The W.H.O has classified excessive gaming as a mental health disorder in the draft for 2018 diagnostic manual.
According to the health organisation, a gaming disorder is characterised by a pattern of persistent or recurrent gaming behaviour (‘digital gaming’ or ‘video-gaming’), which may be online (i.e., over the internet) or offline.
1) impaired control over gaming (e.g., onset, frequency, intensity, duration, termination, context);
2) increasing priority given to gaming to the extent that gaming takes precedence over other life interests and daily activities and;
3) continuation or escalation of gaming despite the occurrence of negative consequences.
The behaviour pattern is of sufficient severity to result in significant impairment in personal, family, social, educational, occupational or other important areas of functioning. The pattern of gaming behaviour may be continuous or episodic and recurrent.
The gaming behaviour and other features are normally evident over a period of at least 12 months in order for a diagnosis to be assigned, although the required duration may be shortened if all diagnostic requirements are met and symptoms are severe.
– World Health Organisation
I was particularly drawn to World Health Organisation’s draft due to the initial focus of their study; tablets, smartphones, computers and social media. Like WHO, if you bear any apprehensions for social media networks, smartphones, tablets and the whole online thing – perhaps you should be worried about gaming.
The video game is merely an object, however, contemporary gaming devices are windows to many social worlds and universes of discourse, and it encompasses all the concerns mentioned above.
Gaming is not so disparate, and how a video game is used relatively depends on the player, motivation and space, and the possibilities are vast. It is widely known that consumers do not necessarily interact with products in a manner the developer intended. The holistic adopting of social media as a bridge in gaming changes the scope of game studies. This is the primary motivation for including parents/guardians and gamer’s in my longitudinal game study at the University of Portsmouth.
Personally, I welcome the World Health Organisation’s draft and I think that the draft is a much-needed wake-up call for scholars, practitioners and enthusiast, everywhere. My support for the draft is succinctly condensed into the two areas below;
(1) Research Development
(2) Market development and penetration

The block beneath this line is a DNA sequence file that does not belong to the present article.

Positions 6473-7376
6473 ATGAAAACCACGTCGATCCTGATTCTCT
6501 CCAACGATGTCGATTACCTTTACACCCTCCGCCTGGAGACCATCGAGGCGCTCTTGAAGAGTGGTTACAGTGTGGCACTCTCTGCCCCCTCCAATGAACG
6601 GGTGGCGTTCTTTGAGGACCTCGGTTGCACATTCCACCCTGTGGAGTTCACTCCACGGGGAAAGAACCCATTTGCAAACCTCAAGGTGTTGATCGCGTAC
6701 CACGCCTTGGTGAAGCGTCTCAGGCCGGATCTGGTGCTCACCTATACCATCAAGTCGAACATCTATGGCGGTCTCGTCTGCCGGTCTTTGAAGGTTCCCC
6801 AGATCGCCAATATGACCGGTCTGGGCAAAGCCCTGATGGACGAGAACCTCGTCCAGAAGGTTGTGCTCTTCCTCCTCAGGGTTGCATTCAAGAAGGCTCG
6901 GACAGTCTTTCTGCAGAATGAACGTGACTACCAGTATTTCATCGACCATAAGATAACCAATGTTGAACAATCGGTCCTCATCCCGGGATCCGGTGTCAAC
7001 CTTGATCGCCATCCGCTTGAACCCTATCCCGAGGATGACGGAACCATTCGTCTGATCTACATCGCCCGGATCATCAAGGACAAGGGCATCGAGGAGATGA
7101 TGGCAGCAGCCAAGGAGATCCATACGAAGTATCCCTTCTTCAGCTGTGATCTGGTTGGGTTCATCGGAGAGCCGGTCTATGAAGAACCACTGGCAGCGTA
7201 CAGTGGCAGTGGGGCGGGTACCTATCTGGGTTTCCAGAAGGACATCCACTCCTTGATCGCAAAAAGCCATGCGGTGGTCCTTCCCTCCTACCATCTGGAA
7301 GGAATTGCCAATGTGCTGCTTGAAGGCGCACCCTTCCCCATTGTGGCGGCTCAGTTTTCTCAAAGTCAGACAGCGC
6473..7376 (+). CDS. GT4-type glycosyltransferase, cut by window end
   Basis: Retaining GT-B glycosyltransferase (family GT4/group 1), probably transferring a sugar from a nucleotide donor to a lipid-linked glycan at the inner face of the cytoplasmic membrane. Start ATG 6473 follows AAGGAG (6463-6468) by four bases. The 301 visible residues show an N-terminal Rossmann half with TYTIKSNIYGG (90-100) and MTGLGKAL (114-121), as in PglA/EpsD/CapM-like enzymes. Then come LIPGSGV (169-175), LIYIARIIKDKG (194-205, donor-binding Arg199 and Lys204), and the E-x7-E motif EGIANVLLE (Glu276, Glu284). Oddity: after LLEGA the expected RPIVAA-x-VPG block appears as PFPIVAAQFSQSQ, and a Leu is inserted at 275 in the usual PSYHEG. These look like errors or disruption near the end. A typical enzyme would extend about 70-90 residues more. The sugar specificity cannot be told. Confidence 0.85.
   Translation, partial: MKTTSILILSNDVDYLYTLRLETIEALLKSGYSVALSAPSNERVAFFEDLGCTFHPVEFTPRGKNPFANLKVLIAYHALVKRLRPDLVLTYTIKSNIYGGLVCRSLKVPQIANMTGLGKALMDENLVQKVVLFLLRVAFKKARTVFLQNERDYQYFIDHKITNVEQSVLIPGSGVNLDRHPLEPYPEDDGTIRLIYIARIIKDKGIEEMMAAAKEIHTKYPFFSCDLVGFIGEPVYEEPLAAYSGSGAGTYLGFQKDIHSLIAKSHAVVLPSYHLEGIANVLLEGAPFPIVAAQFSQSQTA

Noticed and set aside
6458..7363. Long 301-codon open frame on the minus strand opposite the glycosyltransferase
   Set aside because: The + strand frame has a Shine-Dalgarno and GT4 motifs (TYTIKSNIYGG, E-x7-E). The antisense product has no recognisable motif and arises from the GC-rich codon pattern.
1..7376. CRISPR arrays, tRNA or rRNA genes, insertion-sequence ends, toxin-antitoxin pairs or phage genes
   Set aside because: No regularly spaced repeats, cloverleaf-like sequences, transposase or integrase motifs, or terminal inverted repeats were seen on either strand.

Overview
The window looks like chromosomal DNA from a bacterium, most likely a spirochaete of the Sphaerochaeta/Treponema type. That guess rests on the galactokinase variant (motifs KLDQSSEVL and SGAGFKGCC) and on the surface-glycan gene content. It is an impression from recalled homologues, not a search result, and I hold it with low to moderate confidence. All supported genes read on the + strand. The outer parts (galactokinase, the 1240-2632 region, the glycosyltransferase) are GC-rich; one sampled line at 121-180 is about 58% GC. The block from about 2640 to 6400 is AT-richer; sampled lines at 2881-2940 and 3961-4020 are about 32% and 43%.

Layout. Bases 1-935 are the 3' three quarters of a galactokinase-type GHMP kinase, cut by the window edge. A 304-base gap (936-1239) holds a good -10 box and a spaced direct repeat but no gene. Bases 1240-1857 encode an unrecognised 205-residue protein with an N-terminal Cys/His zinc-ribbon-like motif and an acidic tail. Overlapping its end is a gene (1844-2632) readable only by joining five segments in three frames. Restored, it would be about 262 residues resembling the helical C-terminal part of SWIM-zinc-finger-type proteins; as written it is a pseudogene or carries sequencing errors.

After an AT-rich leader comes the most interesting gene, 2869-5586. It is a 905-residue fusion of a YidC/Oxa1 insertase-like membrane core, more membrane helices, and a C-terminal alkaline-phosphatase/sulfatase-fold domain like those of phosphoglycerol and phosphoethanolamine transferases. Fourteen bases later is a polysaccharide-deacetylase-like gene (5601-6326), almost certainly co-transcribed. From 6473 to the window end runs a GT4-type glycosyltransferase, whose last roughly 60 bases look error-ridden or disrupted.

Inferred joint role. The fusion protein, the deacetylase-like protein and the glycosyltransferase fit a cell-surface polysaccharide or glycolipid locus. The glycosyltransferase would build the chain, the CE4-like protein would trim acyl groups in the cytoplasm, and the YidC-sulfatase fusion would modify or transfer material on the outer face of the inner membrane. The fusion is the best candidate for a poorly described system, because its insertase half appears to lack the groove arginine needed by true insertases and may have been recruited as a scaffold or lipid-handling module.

1. Research Development
Gaming as a field of study is loosely defined and not understood. This is due to many factors, for instance, misplaced funding, diversity and lack of skills and experience in the distinct and connected fields that make efficient game studies.
By now, most are aware of the early benefits of gaming such as hand-eye coordination, multi-tasking, creative thinking, executive functioning and employ-ability, just to mention a few. That said, modern gaming is so much more than eye-coordination, today, gaming devices are portals to infinite social and entertainment worlds. People/players can now play games, enjoy movies, share music and much more with their friends and relatives around the world via their gaming devices. The essence of my story, there hasn’t been a significant development in gaming studies in the past decade – since Galaxy Zoo in the UK.
2. Market Development and Penetration
The proliferation of computer-mediated-communication in our daily lives has transformed the way we live, the way we love, the way we do business, and the way we play. The change has prompted calls for new and responsive models in most walks of life. There is an emerging sense of urgency that traditional methods may not suffice for the learning that’s going to occur in the future.
Gaming devices have come a long way from the early handheld and arcade systems to powerful consoles underpinned by cloud and web communication technologies. There is a ton of contagion and distortion going on as brands penetrate what is largely an untapped market with unregulated and persuasive models. For instance, as we experience with eSports, where brands and individuals with historical and sometimes nostalgic mental models of gaming seek profitability through hyper personalised models.
Gaming is not a topic that can be tackled behind the walls of a classroom, with mere questionnaires or by taking players out of the space and geography that defines them. There are many lessons that we can diffuse and adapt for gaming paradigm. As an abstract system, gaming paradigm is an excellent print for emerging digital and connected economies. Understanding gaming paradigm requires new collaborative research methods that include academia, media service providers, lawmakers, parents and guardians, players and the third sector.
I think the draft is a good start and inherently sends out a strong signal that echoes gaming is very much part of online, social media, micro-learning, digital literacy and mental health discussions.